Under this strategy, LAP GreenN would undergo a wholesale restructuring. It would slim down its operations by closing its Dubai office, and focus on the key markets of Uganda and the Sudan. The ultimate objective: to bring LAP GreenN’s rampant expenditure under control and make the company profitable once more. A sensible plan, and one which illustrates the pragmatism that the LIA has shown in recent months – particularly with its recent call for its assets to remain frozen until a new unity government is in place.
This plan could have been a turning point for LAP GreenN. But instead, LAP GreenN decided to completely ignore it. Ahmed Kashadah and Ali Hibri, Chairman of LAIP in Tripoli, refused to carry out the LIA board’s instructions. Furthermore Wafic Shater refused access to the LIA’s forensic auditors. These auditors had been instructed by the LIA to investigate LAP GreenN’s annual expenses, which were running between US$17-25 million. And this was for an office with no more than ten employees!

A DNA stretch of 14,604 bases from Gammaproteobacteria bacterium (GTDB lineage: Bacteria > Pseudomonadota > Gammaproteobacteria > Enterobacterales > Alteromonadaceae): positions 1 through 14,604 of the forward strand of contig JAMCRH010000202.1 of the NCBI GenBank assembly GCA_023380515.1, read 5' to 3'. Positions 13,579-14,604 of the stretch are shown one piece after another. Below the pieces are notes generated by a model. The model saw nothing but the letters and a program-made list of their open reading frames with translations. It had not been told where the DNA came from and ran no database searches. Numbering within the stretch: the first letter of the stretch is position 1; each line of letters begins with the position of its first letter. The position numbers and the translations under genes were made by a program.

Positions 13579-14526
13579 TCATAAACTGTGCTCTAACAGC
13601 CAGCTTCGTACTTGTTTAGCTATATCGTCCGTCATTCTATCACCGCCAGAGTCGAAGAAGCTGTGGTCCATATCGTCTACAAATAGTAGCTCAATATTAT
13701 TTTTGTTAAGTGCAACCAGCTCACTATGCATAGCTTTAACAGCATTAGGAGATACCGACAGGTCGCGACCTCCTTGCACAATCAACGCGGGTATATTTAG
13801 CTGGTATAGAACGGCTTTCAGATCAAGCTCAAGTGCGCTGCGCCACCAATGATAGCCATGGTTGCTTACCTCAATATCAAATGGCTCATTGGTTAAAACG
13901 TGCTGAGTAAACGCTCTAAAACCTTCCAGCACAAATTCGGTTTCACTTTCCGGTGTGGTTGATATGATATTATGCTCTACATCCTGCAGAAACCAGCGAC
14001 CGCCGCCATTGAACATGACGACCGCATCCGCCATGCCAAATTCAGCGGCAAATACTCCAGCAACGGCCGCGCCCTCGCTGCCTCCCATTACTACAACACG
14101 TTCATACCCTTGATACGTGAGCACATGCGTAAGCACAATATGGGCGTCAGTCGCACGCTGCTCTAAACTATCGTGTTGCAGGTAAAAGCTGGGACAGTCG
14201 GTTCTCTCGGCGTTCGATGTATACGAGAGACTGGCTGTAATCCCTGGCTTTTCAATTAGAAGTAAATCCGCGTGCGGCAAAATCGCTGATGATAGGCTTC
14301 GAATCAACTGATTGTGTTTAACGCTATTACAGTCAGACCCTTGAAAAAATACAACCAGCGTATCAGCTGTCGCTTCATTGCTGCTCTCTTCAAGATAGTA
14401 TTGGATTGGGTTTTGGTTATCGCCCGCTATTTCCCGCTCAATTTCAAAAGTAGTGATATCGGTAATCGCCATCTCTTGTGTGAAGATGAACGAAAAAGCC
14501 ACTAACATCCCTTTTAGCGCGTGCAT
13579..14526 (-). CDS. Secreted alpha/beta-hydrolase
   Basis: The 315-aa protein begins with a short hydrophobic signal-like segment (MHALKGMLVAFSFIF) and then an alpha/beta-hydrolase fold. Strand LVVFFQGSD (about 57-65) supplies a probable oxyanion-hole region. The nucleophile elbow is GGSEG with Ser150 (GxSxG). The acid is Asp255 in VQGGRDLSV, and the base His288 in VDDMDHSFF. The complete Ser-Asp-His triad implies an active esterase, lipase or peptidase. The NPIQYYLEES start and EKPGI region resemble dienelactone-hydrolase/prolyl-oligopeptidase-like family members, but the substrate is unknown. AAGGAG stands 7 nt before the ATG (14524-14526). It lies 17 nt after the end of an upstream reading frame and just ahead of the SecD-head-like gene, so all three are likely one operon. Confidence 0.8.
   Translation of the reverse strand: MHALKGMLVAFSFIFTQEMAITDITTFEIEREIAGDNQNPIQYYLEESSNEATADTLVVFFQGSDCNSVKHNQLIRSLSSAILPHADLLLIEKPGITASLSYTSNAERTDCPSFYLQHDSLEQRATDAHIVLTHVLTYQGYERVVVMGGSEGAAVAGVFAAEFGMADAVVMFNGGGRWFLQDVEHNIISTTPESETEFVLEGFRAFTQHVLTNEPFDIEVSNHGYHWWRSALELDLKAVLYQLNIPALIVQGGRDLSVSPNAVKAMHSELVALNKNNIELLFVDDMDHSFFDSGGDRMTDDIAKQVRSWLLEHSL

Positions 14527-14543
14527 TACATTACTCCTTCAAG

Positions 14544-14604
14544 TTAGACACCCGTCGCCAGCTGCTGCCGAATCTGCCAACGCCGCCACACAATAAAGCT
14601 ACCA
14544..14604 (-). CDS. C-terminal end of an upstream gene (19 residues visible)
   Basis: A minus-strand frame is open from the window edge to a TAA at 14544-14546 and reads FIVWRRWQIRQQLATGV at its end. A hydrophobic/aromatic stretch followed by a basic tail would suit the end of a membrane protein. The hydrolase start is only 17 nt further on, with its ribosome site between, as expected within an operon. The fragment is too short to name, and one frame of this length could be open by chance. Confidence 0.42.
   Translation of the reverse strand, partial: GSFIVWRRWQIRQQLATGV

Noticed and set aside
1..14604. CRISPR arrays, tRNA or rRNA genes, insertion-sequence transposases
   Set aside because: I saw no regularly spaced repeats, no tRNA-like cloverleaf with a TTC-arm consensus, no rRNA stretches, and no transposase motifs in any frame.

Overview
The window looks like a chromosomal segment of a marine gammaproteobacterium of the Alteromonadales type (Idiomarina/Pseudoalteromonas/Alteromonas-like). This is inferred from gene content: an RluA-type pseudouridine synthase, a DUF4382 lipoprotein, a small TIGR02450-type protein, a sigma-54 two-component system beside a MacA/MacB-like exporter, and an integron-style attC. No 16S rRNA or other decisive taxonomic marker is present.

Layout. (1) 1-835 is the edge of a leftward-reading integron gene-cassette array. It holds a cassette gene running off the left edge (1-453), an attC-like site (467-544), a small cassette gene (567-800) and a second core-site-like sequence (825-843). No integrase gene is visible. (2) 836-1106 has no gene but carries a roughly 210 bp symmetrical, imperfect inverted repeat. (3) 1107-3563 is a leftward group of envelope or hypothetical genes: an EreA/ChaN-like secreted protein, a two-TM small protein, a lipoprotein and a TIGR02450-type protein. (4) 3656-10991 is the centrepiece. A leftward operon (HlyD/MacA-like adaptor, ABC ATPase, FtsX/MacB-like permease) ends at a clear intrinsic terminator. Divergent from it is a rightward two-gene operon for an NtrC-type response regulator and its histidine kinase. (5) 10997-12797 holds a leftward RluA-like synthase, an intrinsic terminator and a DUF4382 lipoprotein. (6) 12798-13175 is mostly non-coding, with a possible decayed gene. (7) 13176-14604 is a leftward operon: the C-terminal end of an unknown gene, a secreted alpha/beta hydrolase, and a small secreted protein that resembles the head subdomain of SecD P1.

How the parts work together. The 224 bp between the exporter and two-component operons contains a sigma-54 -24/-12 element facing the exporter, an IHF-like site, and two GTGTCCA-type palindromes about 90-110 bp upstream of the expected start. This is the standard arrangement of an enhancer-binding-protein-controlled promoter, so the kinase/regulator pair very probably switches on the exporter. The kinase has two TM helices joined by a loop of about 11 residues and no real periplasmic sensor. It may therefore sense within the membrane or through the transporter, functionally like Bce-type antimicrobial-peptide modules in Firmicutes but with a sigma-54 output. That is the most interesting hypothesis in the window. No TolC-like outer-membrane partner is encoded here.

So what was the result of LAP GreenN’s defiance of the LIA’s instructions? An estimated US$1.5 billion worth of funds ploughed into the company, with very little to show for it.
The LIA continued steadfastly in its efforts to save the company. It also continued its wider examination of over 550 companies forming part of its investment portfolio, categorising these companies into two buckets – one for immediate liquidation and the other for a managed exit and sale. However all these efforts had to be put on hold when the country was struck by civil war and split into two governments based in Tripoli and Tobruk.
LAP GreenN’s ill-fated restructuring
The most recent setback for LAP GreenN came last August. A breakaway group based in Malta and fraudulently claiming to represent the Libyan Post, Telecommunication and Information Technology Company (LPTIC) announced a “strategic consolidation” which included the supposed acquisition of LAP GreenN by LPTIC.